More than half of all children with ASDs tend to have sleep problems, with insomnia being the most common.9 Parents may note difficulties with sleep initiation and maintenance as well as restless sleep and awakening at very early hours. The behavioral deficits associated with ASDs, such as inability to calm oneself, difficulty with transitioning, and excessive sensitivity to light and sound, compounded by communication deficits may make it difficult for children with ASDs to develop established sleep regimens that are compatible with those of the rest of the family. Behavior interventions such as consistent bedtimes and calming activities toward the end of the day are helpful. Some children may benefit from use of melatonin, which is relatively safe.10 Other treatment options include low doses of clonidine, anxiolytics, and mood stabilizers.
5. Genetic evaluation
Parents often want to know if there is a reason why their child has autism. Genetic testing is widely available, and many parents want their child to be tested. Most children with ASDs do not have specific features in the history or physical examination to suggest a genetic cause. The most appropriate genetic test to order is chromosomal microarray analysis, which has a higher diagnostic yield (more than 15%) than karyotype analysis.11 In patients with conditions in which autistic symptomatology is prominent—such as in Smith-Lemli-Opitz, fragile X, Cornelia de Lange, Williams, and Rett syndromes—a clear-cut genetic diagnosis can be established. Dysmorphic facial appearance, limb anomalies, microcephaly, macrocephaly, and cardiac defects may point to an underlying diagnosis. In patients with well-established genetic conditions, such as tuberous sclerosis, neurofibromatosis, Down syndrome, and phenylketonuria, prominent pervasive features may indicate that ASD exists as a comorbidity.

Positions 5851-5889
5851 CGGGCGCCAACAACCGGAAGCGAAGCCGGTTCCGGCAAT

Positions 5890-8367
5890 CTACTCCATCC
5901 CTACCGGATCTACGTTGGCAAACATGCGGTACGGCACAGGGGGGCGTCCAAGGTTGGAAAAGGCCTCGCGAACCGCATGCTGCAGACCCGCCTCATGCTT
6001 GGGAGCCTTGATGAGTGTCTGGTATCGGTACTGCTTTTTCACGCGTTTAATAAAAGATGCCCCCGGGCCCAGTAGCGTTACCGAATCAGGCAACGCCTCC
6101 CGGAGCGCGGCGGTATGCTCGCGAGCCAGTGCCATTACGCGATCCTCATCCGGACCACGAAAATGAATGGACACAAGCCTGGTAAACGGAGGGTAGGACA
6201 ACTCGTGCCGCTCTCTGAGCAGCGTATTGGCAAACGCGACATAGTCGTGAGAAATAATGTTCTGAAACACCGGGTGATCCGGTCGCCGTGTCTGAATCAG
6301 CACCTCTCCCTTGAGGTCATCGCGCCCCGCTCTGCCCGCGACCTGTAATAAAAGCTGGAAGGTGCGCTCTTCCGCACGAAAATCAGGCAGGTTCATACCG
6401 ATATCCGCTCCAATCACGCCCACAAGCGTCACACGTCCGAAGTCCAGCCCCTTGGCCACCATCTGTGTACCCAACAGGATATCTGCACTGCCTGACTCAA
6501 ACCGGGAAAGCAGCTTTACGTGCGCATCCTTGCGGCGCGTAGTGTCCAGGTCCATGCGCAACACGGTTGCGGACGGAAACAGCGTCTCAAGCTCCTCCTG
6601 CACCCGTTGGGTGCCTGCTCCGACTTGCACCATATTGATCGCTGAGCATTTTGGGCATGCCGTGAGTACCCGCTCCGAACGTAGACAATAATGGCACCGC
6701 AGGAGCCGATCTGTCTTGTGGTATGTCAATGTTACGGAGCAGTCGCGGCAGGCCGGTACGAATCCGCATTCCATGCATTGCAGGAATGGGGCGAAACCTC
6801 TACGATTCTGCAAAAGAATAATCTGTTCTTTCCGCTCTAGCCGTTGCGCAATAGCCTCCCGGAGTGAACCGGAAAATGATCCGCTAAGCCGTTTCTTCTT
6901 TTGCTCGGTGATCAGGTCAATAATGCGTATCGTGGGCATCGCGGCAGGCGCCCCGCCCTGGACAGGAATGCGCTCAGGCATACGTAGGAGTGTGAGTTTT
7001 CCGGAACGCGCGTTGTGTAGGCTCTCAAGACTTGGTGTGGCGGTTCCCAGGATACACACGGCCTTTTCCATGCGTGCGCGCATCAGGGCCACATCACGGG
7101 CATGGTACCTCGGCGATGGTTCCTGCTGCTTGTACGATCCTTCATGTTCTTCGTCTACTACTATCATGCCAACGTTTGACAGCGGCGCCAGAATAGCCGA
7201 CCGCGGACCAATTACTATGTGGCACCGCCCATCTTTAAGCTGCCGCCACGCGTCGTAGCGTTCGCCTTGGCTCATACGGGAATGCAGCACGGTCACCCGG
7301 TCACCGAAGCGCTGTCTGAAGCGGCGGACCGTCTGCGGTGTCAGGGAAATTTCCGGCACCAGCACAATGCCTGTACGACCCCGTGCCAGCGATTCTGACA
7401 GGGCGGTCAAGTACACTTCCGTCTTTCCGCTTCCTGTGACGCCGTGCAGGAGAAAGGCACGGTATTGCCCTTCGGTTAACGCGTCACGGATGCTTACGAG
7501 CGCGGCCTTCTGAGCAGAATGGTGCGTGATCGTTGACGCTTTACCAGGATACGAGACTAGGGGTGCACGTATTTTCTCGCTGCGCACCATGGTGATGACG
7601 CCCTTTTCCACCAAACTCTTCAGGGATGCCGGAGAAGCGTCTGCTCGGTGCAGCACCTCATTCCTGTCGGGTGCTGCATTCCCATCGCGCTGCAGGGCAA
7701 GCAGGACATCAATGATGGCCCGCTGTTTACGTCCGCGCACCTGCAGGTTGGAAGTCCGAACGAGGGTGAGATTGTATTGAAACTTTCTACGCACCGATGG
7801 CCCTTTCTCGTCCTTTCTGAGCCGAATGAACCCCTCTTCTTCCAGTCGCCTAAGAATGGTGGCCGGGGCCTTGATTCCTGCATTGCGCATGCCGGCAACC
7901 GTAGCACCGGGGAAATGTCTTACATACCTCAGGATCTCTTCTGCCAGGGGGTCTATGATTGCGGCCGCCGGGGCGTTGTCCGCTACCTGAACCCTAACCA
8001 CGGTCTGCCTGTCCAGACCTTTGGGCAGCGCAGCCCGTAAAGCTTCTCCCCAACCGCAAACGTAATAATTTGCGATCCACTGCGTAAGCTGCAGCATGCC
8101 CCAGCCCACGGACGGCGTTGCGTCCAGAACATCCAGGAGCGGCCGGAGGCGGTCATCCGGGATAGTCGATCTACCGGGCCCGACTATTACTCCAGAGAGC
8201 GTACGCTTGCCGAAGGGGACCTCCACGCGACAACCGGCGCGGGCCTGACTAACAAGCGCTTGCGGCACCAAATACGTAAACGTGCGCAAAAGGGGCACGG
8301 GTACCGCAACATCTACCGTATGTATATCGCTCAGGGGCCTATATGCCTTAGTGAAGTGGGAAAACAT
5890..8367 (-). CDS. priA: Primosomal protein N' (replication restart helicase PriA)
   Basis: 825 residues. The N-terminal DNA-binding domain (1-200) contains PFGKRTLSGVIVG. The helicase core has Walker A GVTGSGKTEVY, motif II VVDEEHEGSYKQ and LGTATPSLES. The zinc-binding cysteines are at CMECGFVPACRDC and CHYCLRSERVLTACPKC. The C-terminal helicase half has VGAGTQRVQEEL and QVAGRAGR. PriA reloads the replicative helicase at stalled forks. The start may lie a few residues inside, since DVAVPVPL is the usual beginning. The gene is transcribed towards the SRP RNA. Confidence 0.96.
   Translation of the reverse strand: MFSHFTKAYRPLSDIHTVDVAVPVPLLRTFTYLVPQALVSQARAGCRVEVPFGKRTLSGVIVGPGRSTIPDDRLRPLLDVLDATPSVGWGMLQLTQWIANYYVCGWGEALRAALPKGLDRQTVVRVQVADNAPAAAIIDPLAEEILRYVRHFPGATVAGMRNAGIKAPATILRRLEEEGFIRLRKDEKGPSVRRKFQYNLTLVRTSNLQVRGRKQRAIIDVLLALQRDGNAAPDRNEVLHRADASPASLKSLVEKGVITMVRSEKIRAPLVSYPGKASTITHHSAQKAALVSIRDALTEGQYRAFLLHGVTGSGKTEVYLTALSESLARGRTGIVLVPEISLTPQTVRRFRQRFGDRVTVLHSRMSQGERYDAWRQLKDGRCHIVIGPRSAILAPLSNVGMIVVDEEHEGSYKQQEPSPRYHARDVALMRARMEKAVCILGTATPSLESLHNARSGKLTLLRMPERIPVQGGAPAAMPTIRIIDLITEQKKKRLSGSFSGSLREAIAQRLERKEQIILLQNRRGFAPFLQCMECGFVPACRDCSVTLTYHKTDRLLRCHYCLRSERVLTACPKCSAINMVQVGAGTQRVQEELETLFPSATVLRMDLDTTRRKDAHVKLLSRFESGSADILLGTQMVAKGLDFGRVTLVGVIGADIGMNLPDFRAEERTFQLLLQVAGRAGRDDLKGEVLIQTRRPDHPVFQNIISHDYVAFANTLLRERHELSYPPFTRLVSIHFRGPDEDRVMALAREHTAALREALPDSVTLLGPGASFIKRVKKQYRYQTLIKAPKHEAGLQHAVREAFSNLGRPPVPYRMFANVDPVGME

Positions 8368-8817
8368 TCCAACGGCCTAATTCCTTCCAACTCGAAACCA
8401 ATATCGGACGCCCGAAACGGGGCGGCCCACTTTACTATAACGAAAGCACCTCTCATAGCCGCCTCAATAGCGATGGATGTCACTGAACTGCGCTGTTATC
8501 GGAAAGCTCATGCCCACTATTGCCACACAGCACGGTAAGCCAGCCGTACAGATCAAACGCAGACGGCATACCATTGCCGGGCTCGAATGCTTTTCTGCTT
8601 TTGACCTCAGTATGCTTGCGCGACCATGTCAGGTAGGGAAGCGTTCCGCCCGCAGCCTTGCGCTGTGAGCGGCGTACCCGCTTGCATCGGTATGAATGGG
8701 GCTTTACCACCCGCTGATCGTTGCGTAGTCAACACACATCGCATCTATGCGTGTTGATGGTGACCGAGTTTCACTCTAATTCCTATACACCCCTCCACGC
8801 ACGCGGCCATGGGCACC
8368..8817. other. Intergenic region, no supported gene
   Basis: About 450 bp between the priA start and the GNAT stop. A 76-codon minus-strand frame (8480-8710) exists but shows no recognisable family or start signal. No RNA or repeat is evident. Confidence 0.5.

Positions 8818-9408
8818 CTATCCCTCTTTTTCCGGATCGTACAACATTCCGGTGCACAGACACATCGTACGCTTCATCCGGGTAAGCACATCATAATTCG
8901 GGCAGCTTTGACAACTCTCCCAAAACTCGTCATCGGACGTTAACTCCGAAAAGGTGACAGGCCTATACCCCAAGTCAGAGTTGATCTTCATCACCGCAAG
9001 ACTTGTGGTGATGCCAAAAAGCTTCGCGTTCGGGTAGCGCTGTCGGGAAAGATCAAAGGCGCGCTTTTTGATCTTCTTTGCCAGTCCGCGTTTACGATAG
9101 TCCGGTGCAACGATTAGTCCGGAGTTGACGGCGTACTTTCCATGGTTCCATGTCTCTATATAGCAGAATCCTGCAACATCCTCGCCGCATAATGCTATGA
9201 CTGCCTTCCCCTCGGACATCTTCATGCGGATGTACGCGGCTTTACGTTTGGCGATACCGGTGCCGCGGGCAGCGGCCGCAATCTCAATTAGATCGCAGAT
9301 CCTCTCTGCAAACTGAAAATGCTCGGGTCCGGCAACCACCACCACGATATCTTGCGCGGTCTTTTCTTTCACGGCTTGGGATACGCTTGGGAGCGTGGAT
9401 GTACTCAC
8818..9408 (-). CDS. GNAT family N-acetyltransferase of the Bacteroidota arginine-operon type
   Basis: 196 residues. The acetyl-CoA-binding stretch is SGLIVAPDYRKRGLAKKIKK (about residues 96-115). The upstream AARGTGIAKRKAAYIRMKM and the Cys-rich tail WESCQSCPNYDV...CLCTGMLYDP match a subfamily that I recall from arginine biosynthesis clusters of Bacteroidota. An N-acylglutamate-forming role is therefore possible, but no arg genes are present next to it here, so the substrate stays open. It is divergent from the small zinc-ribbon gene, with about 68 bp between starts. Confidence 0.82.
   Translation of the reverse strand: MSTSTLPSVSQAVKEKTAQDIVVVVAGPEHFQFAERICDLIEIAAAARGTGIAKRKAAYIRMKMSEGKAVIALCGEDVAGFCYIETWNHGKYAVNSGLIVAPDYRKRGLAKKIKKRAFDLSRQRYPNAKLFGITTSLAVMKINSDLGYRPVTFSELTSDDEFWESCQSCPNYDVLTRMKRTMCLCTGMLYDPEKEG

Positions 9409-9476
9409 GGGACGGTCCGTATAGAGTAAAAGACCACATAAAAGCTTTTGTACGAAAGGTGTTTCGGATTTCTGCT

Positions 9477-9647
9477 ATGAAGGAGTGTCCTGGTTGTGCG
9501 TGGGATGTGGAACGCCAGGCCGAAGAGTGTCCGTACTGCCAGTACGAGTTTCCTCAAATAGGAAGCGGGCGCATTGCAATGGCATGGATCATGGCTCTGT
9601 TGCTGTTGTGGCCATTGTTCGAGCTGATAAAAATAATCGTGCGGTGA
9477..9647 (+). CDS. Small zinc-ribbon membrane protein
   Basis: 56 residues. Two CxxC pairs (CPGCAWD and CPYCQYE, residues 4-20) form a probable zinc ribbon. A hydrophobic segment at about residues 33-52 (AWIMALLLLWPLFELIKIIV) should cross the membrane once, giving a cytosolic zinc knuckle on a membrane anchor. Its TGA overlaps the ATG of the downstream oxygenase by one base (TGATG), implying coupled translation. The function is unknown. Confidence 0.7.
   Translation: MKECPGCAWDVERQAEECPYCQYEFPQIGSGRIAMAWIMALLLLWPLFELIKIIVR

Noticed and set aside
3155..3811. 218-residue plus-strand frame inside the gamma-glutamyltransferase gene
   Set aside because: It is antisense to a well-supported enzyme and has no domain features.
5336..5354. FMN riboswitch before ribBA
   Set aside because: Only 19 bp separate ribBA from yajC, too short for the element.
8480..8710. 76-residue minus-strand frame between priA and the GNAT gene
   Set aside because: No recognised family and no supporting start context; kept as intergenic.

As advocates for child health, pediatricians are often called on to offer their opinions regarding alternative treatment approaches, such as the gluten-free, casein-free (GFCF) diet and use of probiotics, oral immune modulators, omega-3 fatty acids, and digestive enzymes. Very little scientific evidence exists regarding the use of probiotics and enzymes. In two pilot studies,12,13 the use of fatty acids produced negative results. A randomized placebo-controlled study by Elder and colleagues14 concluded that the GFCF diet is essentially unhelpful. High-quality studies are not yet available to strongly support the use of these remedies, although studies of parental perception have indicated high degrees of satisfaction with the GFCF diet, with patients showing improvement in social interaction and ASD behaviors.15
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11. Miller DT, Adam MP, Aradhya S, et al. Consensus statement: chromosomal microarray is a first-tier clinical diagnostic test for individuals with developmental disabilities or congenital anomalies. Am J Hum Genet. 2010;86:749-764.
12. Amminger GP, Berger CE, Schafer MR, et al. Omega-3 fatty acids supplementation in children in autism: a double-blind, placebo-controlled pilot study. Biol Psychiatry. 2007;61:551-553.
13. Johnson CR, Handen BL, Zimmer M, et al. Polyunsaturated supplementation in young children with autism. J Dev Phys Disabil. 2010;22:1-10.
14. Elder JH, Shankar M, Shuster J, et al. The gluten-free, casein-free diet in autism: results of a preliminary double blind trial. J Autism Dev Disord. 2006;36:413-420.
15. Pennesi CM, Klein LC. Effectiveness of the gluten-free, casein-free diet for children diagnosed with autism spectrum disorder: based on parental report. Nutr Neurosci. 2012;15:85-91.